Since I've always wanted to join a wine club and we adore Bonny Doon wines, we figured this was a great way to experience oodles of creative glasses all from a single, trusted vineyard. Plus, wines confuse me, so simplifying the whole thing by really concentrating intensely on one maker seemed a sound idea. It's also the perfect anniversary present because the fifth year is wood -- see, you DO learn things from those bank calendar cards! -- and, well, know?

Because of this momentous event, I've decided to start a Doon Diary where I can keep track of wines tasted, how they tasted, if they tasted, and what we liked, hated, were indifferent to, or need to buy five gross of. Oh, and I'll also document what we ate because I'm so firmly in the camp of those who believe that wine WITH food enhances both experiences that I'm already roasting marshmallows and telling ghost stories.

A few nights ago, I made a dinner to match our first taste from the newly- acquired case. We grilled some rock cod (also known as Pacific Red Snapper), drizzled it with ruby grapefruit olive oil, and topped the fish filets with shallot-roasted maitake mushrooms. We had a side of pan-warmed white corn with lime zest and cherry tomatoes. This meal was paired with the 2004 Le Cigare Blanc.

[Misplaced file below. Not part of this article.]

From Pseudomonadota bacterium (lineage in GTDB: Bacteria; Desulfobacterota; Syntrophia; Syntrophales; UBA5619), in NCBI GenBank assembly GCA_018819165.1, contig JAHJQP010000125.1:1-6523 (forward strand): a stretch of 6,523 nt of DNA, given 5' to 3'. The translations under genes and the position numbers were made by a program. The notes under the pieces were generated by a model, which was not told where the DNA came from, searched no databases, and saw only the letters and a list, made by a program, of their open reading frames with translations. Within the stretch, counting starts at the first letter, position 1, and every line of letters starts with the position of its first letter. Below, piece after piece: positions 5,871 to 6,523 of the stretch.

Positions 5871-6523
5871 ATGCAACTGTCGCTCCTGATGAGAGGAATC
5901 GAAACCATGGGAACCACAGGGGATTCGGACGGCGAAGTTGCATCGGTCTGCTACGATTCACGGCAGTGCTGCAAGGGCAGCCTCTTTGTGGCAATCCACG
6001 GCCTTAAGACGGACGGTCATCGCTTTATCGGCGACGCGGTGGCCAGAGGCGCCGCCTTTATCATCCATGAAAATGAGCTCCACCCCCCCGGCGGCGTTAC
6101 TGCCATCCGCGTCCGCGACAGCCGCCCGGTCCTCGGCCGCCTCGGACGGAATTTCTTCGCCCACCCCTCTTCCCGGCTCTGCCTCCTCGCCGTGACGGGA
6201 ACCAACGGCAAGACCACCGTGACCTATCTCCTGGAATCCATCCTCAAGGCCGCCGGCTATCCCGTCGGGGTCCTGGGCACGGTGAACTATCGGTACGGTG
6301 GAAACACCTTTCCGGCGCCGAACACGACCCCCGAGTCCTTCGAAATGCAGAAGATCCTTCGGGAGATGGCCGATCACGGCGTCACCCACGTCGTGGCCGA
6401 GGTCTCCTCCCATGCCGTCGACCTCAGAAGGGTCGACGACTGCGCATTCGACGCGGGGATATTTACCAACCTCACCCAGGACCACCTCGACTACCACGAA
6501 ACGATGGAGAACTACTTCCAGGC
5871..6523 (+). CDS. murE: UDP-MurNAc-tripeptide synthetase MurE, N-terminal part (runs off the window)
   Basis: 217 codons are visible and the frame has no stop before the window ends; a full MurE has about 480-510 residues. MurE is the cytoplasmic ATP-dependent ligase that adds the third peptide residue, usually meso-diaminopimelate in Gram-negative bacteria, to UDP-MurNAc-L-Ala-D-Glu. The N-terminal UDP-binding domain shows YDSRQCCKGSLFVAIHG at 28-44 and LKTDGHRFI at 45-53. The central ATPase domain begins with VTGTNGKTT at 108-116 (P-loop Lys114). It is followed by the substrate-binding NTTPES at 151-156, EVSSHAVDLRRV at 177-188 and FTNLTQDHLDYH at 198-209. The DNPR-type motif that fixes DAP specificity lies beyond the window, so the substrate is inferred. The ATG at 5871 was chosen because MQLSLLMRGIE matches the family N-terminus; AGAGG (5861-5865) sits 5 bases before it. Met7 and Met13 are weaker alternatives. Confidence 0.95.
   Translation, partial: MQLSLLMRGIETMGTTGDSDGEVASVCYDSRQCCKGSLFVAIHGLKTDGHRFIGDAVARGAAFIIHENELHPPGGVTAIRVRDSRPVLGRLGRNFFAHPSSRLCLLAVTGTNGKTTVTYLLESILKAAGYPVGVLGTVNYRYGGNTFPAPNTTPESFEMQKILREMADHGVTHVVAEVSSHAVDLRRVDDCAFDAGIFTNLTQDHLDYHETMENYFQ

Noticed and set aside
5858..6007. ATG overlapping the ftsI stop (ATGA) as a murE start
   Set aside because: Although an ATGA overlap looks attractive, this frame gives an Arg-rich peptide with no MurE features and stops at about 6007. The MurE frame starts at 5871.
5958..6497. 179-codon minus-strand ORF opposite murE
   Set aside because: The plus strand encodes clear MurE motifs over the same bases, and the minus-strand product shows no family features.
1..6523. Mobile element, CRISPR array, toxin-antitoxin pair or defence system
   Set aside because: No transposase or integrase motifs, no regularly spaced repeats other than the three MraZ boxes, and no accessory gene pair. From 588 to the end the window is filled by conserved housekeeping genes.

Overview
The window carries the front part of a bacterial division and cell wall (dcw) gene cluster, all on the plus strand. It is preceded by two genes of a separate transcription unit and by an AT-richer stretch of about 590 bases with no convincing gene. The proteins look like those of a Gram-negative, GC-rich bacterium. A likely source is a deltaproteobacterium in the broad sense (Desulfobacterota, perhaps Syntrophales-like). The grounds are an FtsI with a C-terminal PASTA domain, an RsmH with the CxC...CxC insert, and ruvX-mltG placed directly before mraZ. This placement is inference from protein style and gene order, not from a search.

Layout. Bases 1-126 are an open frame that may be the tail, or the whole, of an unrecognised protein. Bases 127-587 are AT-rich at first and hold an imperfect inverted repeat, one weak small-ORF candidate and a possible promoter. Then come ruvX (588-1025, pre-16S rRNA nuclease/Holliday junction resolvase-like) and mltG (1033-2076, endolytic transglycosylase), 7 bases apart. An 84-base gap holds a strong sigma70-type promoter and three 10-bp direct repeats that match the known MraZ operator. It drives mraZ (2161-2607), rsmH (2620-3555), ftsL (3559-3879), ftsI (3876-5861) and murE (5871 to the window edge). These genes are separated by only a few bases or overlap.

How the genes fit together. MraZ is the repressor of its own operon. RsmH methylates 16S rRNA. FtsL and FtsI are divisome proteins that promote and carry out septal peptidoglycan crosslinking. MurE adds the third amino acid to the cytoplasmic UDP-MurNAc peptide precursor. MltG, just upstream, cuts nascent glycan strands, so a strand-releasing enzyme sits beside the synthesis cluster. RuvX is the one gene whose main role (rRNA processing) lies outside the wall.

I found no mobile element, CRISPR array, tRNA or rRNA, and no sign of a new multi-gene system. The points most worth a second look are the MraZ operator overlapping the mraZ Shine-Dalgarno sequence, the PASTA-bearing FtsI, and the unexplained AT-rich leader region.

I'm not overly enthralled by white wines. I drink them on occasion and crave them on other occasions, but I often find it hard to find all the notes the winemaker has cultivated in the vintage. This particular one is supposed to emote flavors of white peach, lilac, honeydew melon, and lime blossom. I definitely got the lime blossom and the white peach. The lilac was a bit harder to detect. As for the honeydew, well, I'm not much of a melon person unless it's wrapped in prosciutto, so maybe I'm intentionally not finding it. To me, it tasted like one of the better white Burgundies I've had. It wasn't icky-oaky like a nasty Chardonnay, it wasn't sweet like a vintage from der Vaterland, it was just nice, clean, and refreshing.